I was first going to write that I don’t many preparations before taking photos. But actually, that’s far from the truth. It might have been true regarding water photography when I was starting out, because then, I had no idea what I was doing or how to do it. I just knew that I wanted to take photos in the water. Because, I love water. I also think that even if you have an idea of what you want to photograph you should be open to what’s around you.
But when I’ve been photographing roller derby or surfing, I’ve been prepared. It’s just that I don’t notice my preparations anymore because I’m so used to them. With roller derby for example, I even watched a couple of games before I started taking pictures. Usually google venues I’ve not been to just to see the layout of them, what kind of lighting there is (usually horrible), what colour the walls are, if there are windows and start thinking about where I might place myself in the venue.
For these photos I felt like I never prepared more in my entire life. When I drove home in april from Riksgränsen I knew I was going to come back during the summer and get into the water to take some photos from there. I thought I was going to go to Trollsjön because the water is so clear and you can see for 35 meters. At least that’s what I heard and still haven’t been there. It was raining when I was going to check it out, and also, i find it quite boring just to take land- and seascape photos with noting special in them. So then I decided to go into Torneträsk instead, where the water is also clear, and cold, and have Lapporten in the background. And then I waited, checked the weather report. And waited some more.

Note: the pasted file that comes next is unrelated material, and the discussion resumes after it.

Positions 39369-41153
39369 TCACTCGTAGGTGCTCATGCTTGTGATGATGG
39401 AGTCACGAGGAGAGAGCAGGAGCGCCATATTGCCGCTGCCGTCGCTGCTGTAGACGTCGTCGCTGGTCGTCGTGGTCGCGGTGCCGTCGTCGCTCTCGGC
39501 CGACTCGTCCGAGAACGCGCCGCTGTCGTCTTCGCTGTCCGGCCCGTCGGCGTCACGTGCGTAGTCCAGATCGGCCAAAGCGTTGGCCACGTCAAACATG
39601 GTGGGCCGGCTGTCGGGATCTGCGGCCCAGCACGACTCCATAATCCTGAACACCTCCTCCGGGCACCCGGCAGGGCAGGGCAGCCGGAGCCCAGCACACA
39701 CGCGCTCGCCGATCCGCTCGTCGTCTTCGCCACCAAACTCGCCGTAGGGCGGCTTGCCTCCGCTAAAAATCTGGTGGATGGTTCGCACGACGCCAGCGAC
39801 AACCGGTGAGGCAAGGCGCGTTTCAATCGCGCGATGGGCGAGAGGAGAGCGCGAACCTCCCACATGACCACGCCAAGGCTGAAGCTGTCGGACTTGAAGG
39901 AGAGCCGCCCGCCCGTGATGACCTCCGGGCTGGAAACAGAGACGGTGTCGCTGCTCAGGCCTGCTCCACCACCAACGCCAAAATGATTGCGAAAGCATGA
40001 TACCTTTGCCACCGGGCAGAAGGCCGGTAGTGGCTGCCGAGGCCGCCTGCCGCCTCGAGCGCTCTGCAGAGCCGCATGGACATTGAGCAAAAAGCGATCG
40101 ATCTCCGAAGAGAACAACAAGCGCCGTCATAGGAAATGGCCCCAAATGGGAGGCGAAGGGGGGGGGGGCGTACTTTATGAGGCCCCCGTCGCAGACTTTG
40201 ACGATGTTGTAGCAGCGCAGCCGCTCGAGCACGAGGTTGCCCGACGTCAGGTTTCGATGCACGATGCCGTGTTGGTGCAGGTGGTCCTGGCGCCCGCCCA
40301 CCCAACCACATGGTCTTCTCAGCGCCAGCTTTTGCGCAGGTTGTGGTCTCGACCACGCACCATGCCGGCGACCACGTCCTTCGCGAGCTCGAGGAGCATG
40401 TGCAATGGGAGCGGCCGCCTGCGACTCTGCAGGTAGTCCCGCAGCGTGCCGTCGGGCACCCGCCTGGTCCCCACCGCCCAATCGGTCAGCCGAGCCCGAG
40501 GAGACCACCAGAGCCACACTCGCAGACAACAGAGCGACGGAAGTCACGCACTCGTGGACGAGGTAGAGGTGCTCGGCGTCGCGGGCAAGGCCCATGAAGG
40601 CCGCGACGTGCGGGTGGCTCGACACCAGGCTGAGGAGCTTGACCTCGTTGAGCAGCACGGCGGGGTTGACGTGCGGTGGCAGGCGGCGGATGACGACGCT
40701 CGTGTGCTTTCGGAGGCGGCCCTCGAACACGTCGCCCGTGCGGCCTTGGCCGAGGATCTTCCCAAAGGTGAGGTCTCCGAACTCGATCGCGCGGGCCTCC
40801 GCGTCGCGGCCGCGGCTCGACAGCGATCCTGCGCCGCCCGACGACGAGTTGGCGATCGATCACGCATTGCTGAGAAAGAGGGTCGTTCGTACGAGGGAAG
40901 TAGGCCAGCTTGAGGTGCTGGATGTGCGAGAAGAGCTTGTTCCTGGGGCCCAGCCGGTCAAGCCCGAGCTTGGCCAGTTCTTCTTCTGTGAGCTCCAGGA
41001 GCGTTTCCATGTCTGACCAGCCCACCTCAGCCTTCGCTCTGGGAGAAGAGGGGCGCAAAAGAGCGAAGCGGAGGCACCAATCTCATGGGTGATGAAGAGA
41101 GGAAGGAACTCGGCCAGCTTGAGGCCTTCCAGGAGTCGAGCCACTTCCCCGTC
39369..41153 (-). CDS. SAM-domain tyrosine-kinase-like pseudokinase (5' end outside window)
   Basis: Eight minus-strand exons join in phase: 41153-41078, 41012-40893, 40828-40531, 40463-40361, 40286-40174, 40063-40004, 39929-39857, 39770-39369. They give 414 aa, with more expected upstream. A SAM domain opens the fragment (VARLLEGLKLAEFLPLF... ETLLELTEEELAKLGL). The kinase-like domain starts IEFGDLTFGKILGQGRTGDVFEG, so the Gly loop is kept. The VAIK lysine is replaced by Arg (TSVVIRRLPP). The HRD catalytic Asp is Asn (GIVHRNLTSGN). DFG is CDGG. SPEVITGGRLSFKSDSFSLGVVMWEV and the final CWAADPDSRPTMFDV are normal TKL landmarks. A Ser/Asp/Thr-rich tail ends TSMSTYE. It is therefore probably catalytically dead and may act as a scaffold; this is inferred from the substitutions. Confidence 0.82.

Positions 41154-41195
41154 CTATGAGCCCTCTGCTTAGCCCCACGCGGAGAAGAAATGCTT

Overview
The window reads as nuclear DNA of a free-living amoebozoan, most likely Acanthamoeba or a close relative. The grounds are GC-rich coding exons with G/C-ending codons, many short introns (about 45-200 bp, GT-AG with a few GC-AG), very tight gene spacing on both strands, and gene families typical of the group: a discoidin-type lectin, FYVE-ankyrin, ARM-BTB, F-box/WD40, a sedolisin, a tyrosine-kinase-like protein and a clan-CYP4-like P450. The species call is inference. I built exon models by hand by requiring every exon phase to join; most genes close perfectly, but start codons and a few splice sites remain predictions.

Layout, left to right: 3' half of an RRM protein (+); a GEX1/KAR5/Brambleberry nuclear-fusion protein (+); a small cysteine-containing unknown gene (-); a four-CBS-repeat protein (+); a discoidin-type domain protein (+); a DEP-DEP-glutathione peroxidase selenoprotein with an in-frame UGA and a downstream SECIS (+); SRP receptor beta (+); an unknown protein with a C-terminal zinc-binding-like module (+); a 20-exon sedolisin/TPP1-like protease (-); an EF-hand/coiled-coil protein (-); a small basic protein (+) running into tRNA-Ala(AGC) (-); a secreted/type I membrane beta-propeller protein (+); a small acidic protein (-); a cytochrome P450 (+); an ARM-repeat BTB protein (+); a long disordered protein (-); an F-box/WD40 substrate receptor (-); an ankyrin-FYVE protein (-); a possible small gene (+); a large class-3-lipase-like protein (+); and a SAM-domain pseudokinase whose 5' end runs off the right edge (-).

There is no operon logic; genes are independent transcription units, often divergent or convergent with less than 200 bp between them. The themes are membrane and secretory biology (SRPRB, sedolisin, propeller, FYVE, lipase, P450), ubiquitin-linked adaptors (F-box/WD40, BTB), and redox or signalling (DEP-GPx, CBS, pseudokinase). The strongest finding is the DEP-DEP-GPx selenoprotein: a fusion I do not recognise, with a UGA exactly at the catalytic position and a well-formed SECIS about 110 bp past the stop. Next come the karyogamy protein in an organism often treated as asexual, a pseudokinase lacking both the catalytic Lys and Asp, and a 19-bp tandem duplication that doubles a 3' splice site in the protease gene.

In the morning it was cloudy, and since I wanted Lapporten as a backdrop which was half covered by clouds I just had to wait until the clouds cleared. I’m quite restless so when everything was packed I just went down to the lake and sat on a rock and prayed to the weather gods to move some of the clouds. And them I started preparing, got into my wetsuit, gloves, boots, fins and cap. Checked the settings on the camera, changed the settings on the camera, checked the rocks at the bottom of the lake where I was going to take the photos from, remembered a couple of things about water photography that I had forgot, did some warmups, sat on the rocks some more, did sun salutations and said the opening and closing mantra that we do in ashtanga yoga. Waited some more, until finally, the clouds cleared. I was in the water for 10 minutes, but I got the photo I wanted. So yes, I do preparations before photographing.
3 responses to “Preparations”
I like the dual focus of both below and above the water at the same time with the mountains in the background and what the environment under the sea is like; it is an interesting angle.
“Usually google venues I’ve not been to just to see the layout of them”
Good on you for taking this in account — very savvy move.
“what kind of lighting there is (usually horrible)”
🤣🤣 yup poor lighting is like kryptonite for photography.
Thanks! The world looks a bit different below the surface. And, I discovered when I started out photographing in poorly lit venues that you can use colours, instead of shades and contrast created by light, to get your images to stand out. Lets see how that works out. I took some roller derby photos a couple of weeks ago, in a venue with bad light, but haven’t even had time to look at them since I’ve moved back up north and there’s so much to organise now when winter is coming 😉 But I’m working on it!
True, things definitely do look different below the surface 💙☺️.
That is a highly compelling improvise of sorts that you noticed and caught-on to concerning the use of colors and such to improve the attraction of images under poorly lit circumstances — not a bad idea hahaa.
Yes I remember about the Roller Derby photos that you mentioned a while back — all the best to you with those given the amount of organizing and so many other things that you have to do 📸🎞🙌😄